Source: Royal Oak judge to quit after election
- Royal Oak judge reportedly trying to work out deal to retire after anticipated re-election.
- There's nothing illegal about resigning seat after winning an election, state official says.
- Resignation would coincide with court consolidation that would cut number of judges.
- Talks also reportedly under way with employee believed to have relationship with judge.
Royal Oak – — A district judge up for re-election Tuesday hasn't been in court for weeks and plans to retire in January, rather than face possible disciplinary action for alleged intimate relations with a court employee, according to emails obtained by The Detroit News.
Royal Oak 44th District Judge Terrance Brennan went on a paid administrative leave in early October for "personal reasons," according to court officials, amid questions by the State Court Administrative Office about his alleged relationship with the female employee.
The employee has hired an attorney to negotiate a financial settlement for her to retire as well, in an arrangement being brokered by court and city officials, according to an email sent by city attorney David Gillam.
Gillam confirmed he sent emails to several city officials in October regarding Brennan's paid personal administrative leave, which began Oct. 8, but had no further explanation and would not divulge any of the email details.
Brennan, who makes $138,000 a year, is fully vested in a pension that would pay him nearly $89,000 a year, according to court officials. He's been on the bench since 1991 and is unopposed for re-election next week. Short of coming in second to a write-in, he will win.
Repeated attempts to reach Brennan and his attorney this week were unsuccessful. Neither responded to voice mail messages.
City Commissioner David Poulton confirmed he received emails from Gillam that said Brennan planned to retire in January, should he be re-elected Tuesday, and that Brennan is being investigated for allegedly having an affair with a female court employee who allegedly received preferential treatment.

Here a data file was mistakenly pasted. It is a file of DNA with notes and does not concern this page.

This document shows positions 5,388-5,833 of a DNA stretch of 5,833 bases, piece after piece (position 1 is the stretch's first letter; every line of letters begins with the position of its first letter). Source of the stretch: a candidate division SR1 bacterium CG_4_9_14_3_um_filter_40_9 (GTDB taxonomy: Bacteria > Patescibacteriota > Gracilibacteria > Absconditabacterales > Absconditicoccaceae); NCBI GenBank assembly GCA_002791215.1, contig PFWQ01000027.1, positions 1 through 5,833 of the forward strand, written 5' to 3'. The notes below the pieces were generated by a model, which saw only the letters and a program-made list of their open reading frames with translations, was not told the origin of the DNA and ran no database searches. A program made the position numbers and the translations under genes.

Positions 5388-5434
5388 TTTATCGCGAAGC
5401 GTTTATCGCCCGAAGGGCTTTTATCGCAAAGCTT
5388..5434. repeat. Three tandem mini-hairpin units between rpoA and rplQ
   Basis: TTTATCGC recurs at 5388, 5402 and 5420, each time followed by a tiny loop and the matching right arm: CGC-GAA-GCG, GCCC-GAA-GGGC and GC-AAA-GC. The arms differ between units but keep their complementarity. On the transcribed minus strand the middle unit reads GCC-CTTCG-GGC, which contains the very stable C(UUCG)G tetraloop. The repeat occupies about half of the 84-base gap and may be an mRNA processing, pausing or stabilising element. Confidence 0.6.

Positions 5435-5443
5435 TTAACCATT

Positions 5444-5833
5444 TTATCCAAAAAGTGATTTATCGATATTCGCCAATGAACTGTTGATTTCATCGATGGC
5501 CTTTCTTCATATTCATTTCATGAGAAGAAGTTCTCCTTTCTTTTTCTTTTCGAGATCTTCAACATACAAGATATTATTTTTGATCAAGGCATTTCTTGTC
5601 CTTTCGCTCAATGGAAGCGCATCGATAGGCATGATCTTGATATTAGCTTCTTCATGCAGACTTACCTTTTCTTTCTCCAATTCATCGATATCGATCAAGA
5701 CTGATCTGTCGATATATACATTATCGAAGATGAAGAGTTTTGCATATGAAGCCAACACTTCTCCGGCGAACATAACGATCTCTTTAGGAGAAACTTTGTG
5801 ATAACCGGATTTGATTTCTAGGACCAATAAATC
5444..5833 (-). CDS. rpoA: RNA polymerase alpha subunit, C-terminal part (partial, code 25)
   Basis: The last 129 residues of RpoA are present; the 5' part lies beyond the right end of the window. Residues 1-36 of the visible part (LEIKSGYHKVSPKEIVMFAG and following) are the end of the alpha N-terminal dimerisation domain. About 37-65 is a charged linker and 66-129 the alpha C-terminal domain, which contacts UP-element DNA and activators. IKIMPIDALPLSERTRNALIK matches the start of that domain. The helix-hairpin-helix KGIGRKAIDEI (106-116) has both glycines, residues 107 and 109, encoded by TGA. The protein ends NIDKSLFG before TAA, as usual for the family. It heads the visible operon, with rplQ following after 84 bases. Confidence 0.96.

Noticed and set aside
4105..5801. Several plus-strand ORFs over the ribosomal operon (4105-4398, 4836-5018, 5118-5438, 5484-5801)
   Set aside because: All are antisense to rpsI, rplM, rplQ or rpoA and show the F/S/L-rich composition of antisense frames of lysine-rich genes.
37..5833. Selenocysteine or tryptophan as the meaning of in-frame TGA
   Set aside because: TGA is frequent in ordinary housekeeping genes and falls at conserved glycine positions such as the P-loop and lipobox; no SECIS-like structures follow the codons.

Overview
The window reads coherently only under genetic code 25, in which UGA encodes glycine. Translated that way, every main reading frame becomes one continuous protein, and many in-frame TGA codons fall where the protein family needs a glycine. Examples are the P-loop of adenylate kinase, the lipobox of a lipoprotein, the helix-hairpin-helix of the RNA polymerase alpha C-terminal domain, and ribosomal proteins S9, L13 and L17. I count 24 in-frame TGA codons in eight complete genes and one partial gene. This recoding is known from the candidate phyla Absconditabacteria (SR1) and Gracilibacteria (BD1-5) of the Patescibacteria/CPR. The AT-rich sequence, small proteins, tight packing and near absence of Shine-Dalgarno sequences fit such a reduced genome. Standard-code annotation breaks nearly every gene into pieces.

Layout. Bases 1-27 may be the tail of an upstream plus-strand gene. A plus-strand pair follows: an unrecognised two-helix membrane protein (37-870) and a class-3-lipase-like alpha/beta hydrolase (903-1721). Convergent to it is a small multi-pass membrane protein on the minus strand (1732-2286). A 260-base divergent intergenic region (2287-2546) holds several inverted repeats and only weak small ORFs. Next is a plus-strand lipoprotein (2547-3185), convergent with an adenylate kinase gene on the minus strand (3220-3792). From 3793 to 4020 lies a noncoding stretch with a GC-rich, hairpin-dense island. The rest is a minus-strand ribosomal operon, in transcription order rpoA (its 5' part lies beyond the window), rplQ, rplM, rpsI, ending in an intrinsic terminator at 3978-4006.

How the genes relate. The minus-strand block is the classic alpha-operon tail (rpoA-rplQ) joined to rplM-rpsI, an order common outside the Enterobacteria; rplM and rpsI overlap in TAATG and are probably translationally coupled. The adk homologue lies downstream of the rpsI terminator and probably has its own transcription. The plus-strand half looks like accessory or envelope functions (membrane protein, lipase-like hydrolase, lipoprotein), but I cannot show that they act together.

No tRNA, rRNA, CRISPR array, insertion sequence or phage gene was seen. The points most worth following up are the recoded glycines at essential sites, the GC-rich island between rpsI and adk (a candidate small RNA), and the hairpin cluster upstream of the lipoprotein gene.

"Judge Brennan is nowhere to be found, nowhere to be questioned regarding these allegations," said Poulton, who was advised by Gillam the emails were to be considered confidential. "I think the citizens of Royal Oak deserve to know that they will have someone on the bench for a complete term."
Upon learning of the Brennan situation, Poulton, an attorney, decided to mount a write-in campaign for the judge's seat.
He drove to Lansing and beat an Oct. 24 deadline for filing an affidavit with the State Elections Office required for write-in votes to be legally counted toward possible election.
"The public needs to know they have a choice: to vote for Judge Brennan or cast a write-in vote for me," Poulton said.
Poulton said he doesn't know details nor has he personally talked with Brennan, but confirmed the judge hasn't been on the bench "for weeks."
An email from Gillam to several officials said a meeting took place this month among several city and court officials and state representatives from the Michigan Supreme Court.
The state Supreme Court, through the State Court Administrative Office, supervises circuit and district courts in Michigan.
When asked about a meeting about Brennan's future this month that included State Supreme Court representatives and Royal Oak city and district court officials, John Nevin, spokesman for the Michigan Supreme Court, said Friday the meeting may have occurred and that would not be unusual.
"Meetings are held all the time between judges and the (State Court Administrative Office)," Nevin said. "But that information — what goes on in those meetings — is not public record."
Nevin was asked to explain why a judge who apparently planned not to serve out an elected term — as was detailed in a city attorney's email to Royal Oak City commissioners — would be permitted to run for re-election unchallenged. He said: "Those are the kinds of decisions judges make all the time. The Judicial Tenure Commission has the authority to investigate allegations of misconduct and ultimately the Supreme Court makes a decision based on those investigations."